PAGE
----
“The event continues to grow in popularity every year,” Pitta notes. “We have spectators who make sure they attend each year and bring the whole family down to a day for fun.”
“Cape Cod is not an easy place to do business,” says Mark Lowenstein, a volunteer mentor with SCORE Cape Cod and the Islands.
For starters, the large population of retirees creates a small labor pool. For those of working age, there are few affordable housing options. The Cape’s tourism-based economy creates a glut of customers during the summer, but far fewer to sustain a business in the winter months.
That’s where mentors like Lowenstein come in. With SCORE, Lowenstein uses his experience in the technology industry to mentor entrepreneurs looking to start, grow or exit a business. Founded in 1964, SCORE is active in all 50 states and is a partner of the U.S. Small Business Association.
“I want to give back because I believe in the American Dream,” Lowenstein shares, “and I want people to own their own businesses so they can control their destiny.”
Lowenstein worked for computer and software companies in the Boston area, and was a business professor at small colleges in Boston and Vermont. After that, he retired to Cape Cod, but he didn’t want to sit back and do nothing. He wanted to help business owners navigate the challenges of working on the Cape.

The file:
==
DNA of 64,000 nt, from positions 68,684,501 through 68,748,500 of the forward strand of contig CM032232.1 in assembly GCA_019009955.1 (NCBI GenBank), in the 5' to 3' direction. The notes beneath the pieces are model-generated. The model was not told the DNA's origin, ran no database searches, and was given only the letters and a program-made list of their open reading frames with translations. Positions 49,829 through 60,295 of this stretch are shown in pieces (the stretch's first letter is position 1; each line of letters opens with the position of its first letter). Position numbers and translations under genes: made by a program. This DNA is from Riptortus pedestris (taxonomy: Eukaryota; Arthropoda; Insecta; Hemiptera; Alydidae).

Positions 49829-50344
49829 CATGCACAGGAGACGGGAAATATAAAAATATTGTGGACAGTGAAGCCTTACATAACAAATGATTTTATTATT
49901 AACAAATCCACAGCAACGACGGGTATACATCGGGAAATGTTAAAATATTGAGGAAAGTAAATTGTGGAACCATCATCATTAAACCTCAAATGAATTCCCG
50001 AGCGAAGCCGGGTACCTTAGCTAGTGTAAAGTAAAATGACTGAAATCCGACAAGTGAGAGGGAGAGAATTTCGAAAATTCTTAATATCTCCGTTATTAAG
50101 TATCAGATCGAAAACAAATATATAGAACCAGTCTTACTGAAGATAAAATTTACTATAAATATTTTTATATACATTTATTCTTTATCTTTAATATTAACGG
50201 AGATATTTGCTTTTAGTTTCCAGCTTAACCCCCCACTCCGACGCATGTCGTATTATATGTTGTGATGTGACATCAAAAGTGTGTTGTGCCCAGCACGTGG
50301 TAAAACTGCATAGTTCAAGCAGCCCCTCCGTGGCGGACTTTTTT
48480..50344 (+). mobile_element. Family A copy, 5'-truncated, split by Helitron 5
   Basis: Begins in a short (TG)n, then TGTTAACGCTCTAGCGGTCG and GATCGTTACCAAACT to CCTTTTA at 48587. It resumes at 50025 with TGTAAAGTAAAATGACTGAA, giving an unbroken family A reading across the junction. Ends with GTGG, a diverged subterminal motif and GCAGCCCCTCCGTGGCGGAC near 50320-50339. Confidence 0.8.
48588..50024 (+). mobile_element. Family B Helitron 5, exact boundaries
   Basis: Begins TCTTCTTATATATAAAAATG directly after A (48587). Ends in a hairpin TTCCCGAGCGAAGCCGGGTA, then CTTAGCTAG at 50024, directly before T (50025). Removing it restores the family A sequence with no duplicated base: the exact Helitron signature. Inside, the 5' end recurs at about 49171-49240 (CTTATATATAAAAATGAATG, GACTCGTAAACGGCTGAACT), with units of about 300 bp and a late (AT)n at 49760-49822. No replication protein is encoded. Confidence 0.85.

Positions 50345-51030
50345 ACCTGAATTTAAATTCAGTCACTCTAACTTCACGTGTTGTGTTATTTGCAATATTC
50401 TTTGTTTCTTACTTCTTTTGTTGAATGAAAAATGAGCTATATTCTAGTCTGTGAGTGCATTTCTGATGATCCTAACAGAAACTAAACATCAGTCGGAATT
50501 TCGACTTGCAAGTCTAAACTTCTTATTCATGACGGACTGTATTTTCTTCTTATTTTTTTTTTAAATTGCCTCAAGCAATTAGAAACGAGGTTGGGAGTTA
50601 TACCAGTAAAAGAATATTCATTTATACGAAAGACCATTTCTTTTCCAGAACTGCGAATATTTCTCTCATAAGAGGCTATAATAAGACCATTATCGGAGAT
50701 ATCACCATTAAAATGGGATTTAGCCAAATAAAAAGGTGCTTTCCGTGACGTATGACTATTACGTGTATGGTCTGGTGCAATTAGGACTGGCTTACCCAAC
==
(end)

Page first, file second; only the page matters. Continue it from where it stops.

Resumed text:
His desire to help businesses became even stronger during the COVID-19 pandemic.
“The pandemic was a difficult time for many businesses,” Lowenstein reflects. “People were trying to avoid crowds and cut down on spending in general.”
He noticed that restaurants without outdoor seating were devastated, but contractors and other home service industries did well. With people spending so much of their time at home, there was high demand for home remodeling and other services to make homes more comfortable.
SCORE mentors provide resources and education to business owners, including webinars and in-person workshops. Lowenstein has mentored on Cape Cod for 12 years, serving over 1,500 clients. He enjoys meeting interesting people through mentoring, and seeing his clients’ work pay off as their businesses take off. Along with mentoring for-profit companies, he also helps nonprofits on the Cape with strategic planning and board development.
When the COVID-19 pandemic left grocery store shelves in Falmouth empty, it reinforced a belief inherent to Farming Falmouth’s mission—there was a need for a strong local food system and it was time to rethink where the community’s food comes from.
Costa is the vice president of Farming Falmouth, a nonprofit which was founded in 2019 to promote local and sustainable agriculture in the town.
“Our vision began to take shape some seven years ago,” Costa says, “at a time when farmland was rapidly being lost to development.”